"But many political entities are now demanding a recount by hand. This is to protect democracy and to preserve the legitimacy of the electoral process.
"As I still hold executive power, and as the head of the political process in this country, and as the leader of the armed forces, I ask the Independent High Electoral Commission [IHEC] to respond immediately to the demands of these political entities, to preserve political stability and to avoid a deterioration of security and a return of violence which was quelled after much effort and loss of blood."
Jalal Talabani, Iraq's president, endorsed al-Maliki's calls for a recount in a statement on his website on Sunday to "preclude any doubt and misunderstanding" in the results.
"As the president of the state, authorised to preserve the constitution and to ensure justice and absolute transparency, I demand the Independent High Electoral Commission recount the ballots manually starting from Sunday, March 21," Talabani said.
No formal request
Even as the contents of al-Maliki's letter were being disclosed, hundreds of people demonstrated in the city of Najaf, south of Baghdad, in support of his demands.
Iraq's electoral commission responded to the statements by rejecting calls for a nationwide manual recount of votes and said they had not received any formal requests for a manual recount.
Faraj al-Haidari, the IHEC chief, told the AFP news agency: "We have provided all political entities with CDs with the results of counting at the political centres, after thorough checks on our part," Haidari said, adding that a manual recount would take "too long".
"If they have doubts and think that there are errors, they can ask us to hold recounts at particular centres, but not across all of Iraq."
Anita McNaught, Al Jazeera's correspondent in Baghdad, said: "[Al-Maliki] is not merely asking for a recount, he is asking for a hand recount of about 12 to 13 million votes in this election. It's quite a demand.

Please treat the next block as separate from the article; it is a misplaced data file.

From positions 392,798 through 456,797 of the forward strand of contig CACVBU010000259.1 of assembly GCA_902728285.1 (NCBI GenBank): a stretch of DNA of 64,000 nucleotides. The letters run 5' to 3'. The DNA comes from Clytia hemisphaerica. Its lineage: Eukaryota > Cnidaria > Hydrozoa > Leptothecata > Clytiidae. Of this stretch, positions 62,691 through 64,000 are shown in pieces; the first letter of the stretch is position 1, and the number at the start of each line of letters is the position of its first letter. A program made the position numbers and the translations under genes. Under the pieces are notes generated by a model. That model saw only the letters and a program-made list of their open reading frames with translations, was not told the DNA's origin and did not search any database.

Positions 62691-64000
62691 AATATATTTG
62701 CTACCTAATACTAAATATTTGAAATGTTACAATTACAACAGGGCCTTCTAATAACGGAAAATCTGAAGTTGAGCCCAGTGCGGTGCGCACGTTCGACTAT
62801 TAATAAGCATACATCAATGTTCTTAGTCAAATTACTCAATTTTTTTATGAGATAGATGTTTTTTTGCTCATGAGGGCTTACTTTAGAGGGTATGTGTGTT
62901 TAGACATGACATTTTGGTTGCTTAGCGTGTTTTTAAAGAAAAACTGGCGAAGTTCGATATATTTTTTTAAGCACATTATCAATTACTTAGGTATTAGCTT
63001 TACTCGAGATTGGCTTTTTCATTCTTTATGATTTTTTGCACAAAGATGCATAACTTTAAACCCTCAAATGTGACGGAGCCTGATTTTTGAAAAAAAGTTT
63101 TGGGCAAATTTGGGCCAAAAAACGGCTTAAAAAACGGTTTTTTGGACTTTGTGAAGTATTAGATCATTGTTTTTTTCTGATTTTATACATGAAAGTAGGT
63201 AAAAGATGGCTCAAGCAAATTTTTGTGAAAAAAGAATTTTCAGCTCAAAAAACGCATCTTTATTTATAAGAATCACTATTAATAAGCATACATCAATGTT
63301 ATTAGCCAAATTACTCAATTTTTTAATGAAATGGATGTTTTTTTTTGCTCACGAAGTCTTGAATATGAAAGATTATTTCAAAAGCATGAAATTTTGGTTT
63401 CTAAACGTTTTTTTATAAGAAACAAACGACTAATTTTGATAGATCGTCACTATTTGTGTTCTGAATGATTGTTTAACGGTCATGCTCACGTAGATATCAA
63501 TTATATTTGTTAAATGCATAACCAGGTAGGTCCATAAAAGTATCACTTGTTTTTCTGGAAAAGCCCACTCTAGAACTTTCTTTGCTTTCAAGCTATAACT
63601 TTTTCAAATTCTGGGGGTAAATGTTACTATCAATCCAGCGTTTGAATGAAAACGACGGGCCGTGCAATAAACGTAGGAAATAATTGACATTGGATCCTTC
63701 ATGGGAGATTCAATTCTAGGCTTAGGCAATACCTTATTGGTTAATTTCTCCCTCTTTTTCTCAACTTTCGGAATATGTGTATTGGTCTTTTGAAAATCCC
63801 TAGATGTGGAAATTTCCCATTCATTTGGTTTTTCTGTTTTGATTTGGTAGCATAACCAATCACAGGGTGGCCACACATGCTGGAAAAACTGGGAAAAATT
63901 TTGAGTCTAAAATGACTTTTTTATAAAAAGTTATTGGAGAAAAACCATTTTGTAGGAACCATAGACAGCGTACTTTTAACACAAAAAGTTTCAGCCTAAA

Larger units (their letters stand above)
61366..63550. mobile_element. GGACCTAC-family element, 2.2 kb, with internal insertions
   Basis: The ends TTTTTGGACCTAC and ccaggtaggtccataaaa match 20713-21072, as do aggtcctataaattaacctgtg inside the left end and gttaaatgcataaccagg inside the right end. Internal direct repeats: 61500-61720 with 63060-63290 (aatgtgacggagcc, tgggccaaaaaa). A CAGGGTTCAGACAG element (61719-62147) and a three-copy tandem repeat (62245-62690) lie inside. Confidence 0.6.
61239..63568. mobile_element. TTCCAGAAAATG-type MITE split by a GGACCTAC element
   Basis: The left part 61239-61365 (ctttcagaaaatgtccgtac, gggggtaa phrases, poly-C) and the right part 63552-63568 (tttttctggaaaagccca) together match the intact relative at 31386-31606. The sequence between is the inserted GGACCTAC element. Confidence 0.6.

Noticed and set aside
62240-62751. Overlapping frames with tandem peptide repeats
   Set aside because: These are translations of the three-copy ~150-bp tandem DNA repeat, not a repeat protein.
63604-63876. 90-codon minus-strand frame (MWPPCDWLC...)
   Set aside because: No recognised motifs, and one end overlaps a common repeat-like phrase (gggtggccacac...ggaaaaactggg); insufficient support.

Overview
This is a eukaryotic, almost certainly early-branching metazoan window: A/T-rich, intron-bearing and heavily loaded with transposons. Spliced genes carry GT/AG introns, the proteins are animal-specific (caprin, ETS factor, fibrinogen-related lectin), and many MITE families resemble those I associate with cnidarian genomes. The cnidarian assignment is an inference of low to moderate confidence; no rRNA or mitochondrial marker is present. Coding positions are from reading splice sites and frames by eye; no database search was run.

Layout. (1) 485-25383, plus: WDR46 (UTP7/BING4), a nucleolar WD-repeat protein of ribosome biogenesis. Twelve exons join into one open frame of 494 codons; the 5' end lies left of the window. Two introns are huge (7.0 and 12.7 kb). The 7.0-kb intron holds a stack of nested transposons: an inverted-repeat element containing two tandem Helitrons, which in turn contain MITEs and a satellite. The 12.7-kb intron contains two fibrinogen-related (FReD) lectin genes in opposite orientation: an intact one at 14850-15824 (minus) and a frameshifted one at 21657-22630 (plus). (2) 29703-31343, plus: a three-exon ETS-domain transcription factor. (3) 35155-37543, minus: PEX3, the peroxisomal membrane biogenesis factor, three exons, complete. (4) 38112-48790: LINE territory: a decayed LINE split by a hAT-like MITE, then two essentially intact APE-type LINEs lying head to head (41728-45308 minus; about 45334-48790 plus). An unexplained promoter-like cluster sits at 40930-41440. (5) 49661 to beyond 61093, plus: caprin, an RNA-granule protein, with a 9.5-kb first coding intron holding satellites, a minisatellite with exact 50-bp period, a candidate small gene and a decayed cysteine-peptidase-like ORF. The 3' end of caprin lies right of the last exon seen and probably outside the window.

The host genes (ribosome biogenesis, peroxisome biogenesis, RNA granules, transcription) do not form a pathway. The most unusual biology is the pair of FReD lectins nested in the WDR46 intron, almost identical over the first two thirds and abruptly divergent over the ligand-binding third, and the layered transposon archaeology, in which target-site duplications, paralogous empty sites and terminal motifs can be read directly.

"The other point is that he claims to be acting on behalf of all entities who have cast dispersions on the voting process. But that is something that has been vehemently denied by the Allawi camp."
Iraqiya, in fact, has accused al-Maliki of trying to intimidate the IHEC by demanding the recount.
"This is a clear threat against the commission that aims to put pressure on it, in order to carry out fraud in favour of [al-Maliki's] State of Law Alliance," Intisar Allawi, a senior candidate of Iraqiya, said on Sunday.
Intisar said al-Maliki's statement on Sunday was a "contradiction" prompted by the news that Iraqiya had taken the lead in the nationwide vote tally.
"While he says that the election is accurate, fair and transparent, when Iraqiya takes the lead, he accuses the commission," she said.
Al-Maliki's statement differs markedly from his comments just a week ago, when he said on television that election complaints were "very small" in nature and "cannot affect the results".
Intisar noted that a manual recount "would mean a delay of the results for several months. This would lead to a political vacuum that would affect the security situation".
The latest figures by IHEC, based on 92.1 per cent of ballots counted, show Allawi's Iraqiya (24.21 per cent) leading al-Maliki's State of Law (24.14 per cent) by 7,928 votes.
In third place, with just under two million votes, is the Iraqi National Alliance (18 per cent).
Iraq's proportional representation system makes it unlikely for any single group to clinch the 163 seats required to form a government on its own.
Results from the election, the second since Saddam Hussein was ousted in the US-led invasion of 2003, come less than six months before the US is set to withdraw all of its combat troops from Iraq.